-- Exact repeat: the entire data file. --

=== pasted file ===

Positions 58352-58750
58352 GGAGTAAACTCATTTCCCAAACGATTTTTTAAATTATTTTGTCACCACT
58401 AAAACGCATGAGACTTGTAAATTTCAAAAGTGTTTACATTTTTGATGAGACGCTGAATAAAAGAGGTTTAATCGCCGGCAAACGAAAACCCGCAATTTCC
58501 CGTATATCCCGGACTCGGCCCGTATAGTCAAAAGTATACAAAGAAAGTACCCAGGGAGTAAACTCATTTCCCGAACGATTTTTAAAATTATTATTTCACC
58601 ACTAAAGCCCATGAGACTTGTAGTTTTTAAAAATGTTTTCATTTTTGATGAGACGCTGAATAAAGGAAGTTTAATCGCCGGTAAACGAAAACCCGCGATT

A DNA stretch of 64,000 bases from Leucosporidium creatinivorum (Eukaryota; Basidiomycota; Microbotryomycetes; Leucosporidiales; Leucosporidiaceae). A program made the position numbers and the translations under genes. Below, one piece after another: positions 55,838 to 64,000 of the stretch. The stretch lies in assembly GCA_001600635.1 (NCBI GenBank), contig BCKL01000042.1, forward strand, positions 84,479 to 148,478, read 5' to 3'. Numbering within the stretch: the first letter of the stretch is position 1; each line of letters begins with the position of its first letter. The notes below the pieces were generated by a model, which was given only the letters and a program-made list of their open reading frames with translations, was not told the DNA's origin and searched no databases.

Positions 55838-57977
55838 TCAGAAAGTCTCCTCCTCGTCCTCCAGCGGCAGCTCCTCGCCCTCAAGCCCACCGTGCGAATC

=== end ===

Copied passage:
Positions 58352-58750
58352 GGAGTAAACTCATTTCCCAAACGATTTTTTAAATTATTTTGTCACCACT
58401 AAAACGCATGAGACTTGTAAATTTCAAAAGTGTTTACATTTTTGATGAGACGCTGAATAAAAGAGGTTTAATCGCCGGCAAACGAAAACCCGCAATTTCC
58501 CGTATATCCCGGACTCGGCCCGTATAGTCAAAAGTATACAAAGAAAGTACCCAGGGAGTAAACTCATTTCCCGAACGATTTTTAAAATTATTATTTCACC
58601 ACTAAAGCCCATGAGACTTGTAGTTTTTAAAAATGTTTTCATTTTTGATGAGACGCTGAATAAAGGAAGTTTAATCGCCGGTAAACGAAAACCCGCGATT

A DNA stretch of 64,000 bases from Leucosporidium creatinivorum (Eukaryota; Basidiomycota; Microbotryomycetes; Leucosporidiales; Leucosporidiaceae). A program made the position numbers and the translations under genes. Below, one piece after another: positions 55,838 to 64,000 of the stretch. The stretch lies in assembly GCA_001600635.1 (NCBI GenBank), contig BCKL01000042.1, forward strand, positions 84,479 to 148,478, read 5' to 3'. Numbering within the stretch: the first letter of the stretch is position 1; each line of letters begins with the position of its first letter. The notes below the pieces were generated by a model, which was given only the letters and a program-made list of their open reading frames with translations, was not told the DNA's origin and searched no databases.

Positions 55838-57977
55838 TCAGAAAGTCTCCTCCTCGTCCTCCAGCGGCAGCTCCTCGCCCTCAAGCCCACCGTGCGAATC